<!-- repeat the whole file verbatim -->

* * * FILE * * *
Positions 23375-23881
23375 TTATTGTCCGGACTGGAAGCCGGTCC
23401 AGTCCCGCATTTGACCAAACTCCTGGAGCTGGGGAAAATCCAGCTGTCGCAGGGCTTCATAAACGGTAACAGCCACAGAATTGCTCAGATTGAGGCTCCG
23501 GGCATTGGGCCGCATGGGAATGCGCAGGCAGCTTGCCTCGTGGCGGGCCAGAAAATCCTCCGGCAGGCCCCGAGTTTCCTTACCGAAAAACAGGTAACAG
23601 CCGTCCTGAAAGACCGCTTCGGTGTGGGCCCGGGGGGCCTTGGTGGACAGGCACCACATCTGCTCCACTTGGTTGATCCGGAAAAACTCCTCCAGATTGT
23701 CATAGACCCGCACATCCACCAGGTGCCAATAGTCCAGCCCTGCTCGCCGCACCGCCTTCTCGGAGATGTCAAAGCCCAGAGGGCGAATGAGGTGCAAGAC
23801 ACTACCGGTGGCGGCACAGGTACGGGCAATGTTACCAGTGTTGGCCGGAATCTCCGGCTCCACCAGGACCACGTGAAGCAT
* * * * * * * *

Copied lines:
Positions 23375-23881
23375 TTATTGTCCGGACTGGAAGCCGGTCC
23401 AGTCCCGCATTTGACCAAACTCCTGGAGCTGGGGAAAATCCAGCTGTCGCAGGGCTTCATAAACGGTAACAGCCACAGAATTGCTCAGATTGAGGCTCCG
23501 GGCATTGGGCCGCATGGGAATGCGCAGGCAGCTTGCCTCGTGGCGGGCCAGAAAATCCTCCGGCAGGCCCCGAGTTTCCTTACCGAAAAACAGGTAACAG
23601 CCGTCCTGAAAGACCGCTTCGGTGTGGGCCCGGGGGGCCTTGGTGGACAGGCACCACATCTGCTCCACTTGGTTGATCCGGAAAAACTCCTCCAGATTGT
23701 CATAGACCCGCACATCCACCAGGTGCCAATAGTCCAGCCCTGCTCGCCGCACCGCCTTCTCGGAGATGTCAAAGCCCAGAGGGCGAATGAGGTGCAAGAC
23801 ACTACCGGTGGCGGCACAGGTACGGGCAATGTTACCAGTGTTGGCCGGAATCTCCGGCTCCACCAGGACCACGTGAAGCAT